fri 22/11/2019

Opinion: Cuts to music education are a positive step | reviews, news & interviews

Opinion: Cuts to music education are a positive step

Opinion: Cuts to music education are a positive step

The founder of a choral academy argues that music education is due for an overhaul

Christopher Monks conducts 1,500 young choristers at the Albert Hall

“Without music, life would be a mistake”: Nietzsche. Sadly for many – indeed tragically, Nietzsche would say – music education in the UK has become so inconsistent that now, music barely features in some children’s lives at all. For years, county music services have been tied in to long contracts with services and teachers, some of whom have consistently delivered outstanding musical education, while others are tired and disconnected from the needs of the pupils they are teaching. It is detrimental enough not to have a musical education, but potentially even more damaging to a child to receive a bad music education, delivered by unmotivated and disenchanted teachers.

The government has received a public bashing for the recent cuts to music education and county music services, but I believe that these changes are the most positive thing to happen to music education in years. The conditions of new funding mean that county music services must work with regional professional partners, forcing new collaborations which are benefiting both the UK’s schoolchildren and the arts organisations who are now dedicating their time to providing first-rate music education.

Cuts are a good excuse to evaluate and improve, and for the first time schools and local authority music services are being given more control over their own budgets. In the past, music services received their funding direct from the Department of Education, but now must apply to a Hub organisation, potentially in competition with other providers, which in turn forces a higher quality of musicianship and improves the social and artistic life of the school and the individuals involved.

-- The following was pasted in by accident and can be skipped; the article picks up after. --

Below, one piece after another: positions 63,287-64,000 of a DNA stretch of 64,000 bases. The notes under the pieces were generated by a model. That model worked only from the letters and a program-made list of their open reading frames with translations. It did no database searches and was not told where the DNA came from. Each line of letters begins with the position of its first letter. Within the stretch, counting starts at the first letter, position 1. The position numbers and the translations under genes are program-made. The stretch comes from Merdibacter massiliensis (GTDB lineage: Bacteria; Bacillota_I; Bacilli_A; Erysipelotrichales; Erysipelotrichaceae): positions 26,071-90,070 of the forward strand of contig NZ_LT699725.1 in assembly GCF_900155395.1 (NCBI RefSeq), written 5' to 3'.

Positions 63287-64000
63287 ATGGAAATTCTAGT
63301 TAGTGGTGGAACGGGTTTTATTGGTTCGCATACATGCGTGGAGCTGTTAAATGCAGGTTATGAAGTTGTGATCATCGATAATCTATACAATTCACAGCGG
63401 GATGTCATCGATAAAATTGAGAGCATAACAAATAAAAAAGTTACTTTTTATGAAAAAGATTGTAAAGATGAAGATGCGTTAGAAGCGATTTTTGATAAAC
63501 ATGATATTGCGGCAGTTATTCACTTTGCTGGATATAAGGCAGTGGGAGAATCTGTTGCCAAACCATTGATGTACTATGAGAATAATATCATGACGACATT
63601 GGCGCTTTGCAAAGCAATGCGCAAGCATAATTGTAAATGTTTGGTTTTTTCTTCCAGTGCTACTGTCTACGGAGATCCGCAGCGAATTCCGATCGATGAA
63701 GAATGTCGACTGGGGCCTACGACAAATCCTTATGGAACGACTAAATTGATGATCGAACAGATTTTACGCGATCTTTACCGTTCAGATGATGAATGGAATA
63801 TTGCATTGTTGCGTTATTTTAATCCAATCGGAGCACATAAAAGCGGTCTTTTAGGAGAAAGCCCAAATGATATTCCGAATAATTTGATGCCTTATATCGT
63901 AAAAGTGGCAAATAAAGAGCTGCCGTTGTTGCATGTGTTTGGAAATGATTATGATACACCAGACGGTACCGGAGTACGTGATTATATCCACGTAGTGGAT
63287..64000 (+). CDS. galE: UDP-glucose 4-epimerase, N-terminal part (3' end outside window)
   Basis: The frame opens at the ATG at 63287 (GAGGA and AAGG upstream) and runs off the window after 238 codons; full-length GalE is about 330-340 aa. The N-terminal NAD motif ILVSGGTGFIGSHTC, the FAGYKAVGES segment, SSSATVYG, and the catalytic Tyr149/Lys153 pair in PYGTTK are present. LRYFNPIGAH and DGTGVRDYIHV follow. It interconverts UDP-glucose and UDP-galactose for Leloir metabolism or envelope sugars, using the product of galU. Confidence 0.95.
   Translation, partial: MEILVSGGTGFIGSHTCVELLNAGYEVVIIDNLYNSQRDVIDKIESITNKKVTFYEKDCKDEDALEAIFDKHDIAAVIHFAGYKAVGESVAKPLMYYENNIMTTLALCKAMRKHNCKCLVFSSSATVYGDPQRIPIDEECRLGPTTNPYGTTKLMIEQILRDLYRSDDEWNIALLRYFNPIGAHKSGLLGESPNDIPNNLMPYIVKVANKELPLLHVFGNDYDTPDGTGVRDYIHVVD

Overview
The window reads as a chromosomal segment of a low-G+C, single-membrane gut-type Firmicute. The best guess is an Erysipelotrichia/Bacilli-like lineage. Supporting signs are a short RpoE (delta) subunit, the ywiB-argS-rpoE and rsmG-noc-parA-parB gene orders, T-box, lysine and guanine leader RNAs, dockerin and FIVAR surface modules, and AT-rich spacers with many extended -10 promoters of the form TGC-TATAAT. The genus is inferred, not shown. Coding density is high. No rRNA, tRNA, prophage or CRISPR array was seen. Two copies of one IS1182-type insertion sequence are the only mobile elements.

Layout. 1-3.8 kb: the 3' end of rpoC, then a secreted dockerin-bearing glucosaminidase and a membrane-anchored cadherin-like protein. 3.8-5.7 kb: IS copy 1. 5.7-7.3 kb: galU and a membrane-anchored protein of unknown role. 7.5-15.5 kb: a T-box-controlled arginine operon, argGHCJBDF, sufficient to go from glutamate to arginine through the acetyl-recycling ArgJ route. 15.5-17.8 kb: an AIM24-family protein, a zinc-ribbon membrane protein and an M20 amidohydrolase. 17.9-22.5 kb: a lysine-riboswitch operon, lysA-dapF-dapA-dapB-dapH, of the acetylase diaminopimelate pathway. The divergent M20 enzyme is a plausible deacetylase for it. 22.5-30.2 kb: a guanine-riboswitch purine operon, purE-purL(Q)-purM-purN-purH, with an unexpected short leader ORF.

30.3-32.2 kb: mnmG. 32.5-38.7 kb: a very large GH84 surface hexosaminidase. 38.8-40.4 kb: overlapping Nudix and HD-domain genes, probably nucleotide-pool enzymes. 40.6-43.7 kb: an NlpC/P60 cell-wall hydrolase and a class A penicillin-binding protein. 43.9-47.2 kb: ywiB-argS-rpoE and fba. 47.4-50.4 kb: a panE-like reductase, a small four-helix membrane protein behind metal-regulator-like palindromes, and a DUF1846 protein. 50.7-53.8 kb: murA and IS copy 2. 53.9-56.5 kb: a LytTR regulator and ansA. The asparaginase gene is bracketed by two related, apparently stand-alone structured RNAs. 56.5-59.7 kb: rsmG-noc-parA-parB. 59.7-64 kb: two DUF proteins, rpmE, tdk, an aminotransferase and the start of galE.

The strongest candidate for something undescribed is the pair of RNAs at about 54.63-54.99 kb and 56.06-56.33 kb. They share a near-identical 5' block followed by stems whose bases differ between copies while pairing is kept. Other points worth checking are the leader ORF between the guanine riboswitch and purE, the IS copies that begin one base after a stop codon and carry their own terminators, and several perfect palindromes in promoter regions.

These Hubs must ensure that every child aged between five and 18 has the opportunity to sing and learn a musical instrument, and to have the chance to perform as part of an ensemble or a choir. This is something that AC Academy has been striving for since being founded in 2002.

The result of these changes is that professional arts organisations – including concert halls, festivals, charities and orchestras – are devising and delivering outstanding education programmes to schools across the UK. Of course, it can be said that the quality of education is still uneven, but it is certainly improving. My work with AC Academy, a nationwide initiative which brings first-class music education to children across the UK, enables me to see a cross section of music education across the UK and as a result, I am confident in saying that matters are better now in music education than they ever have been.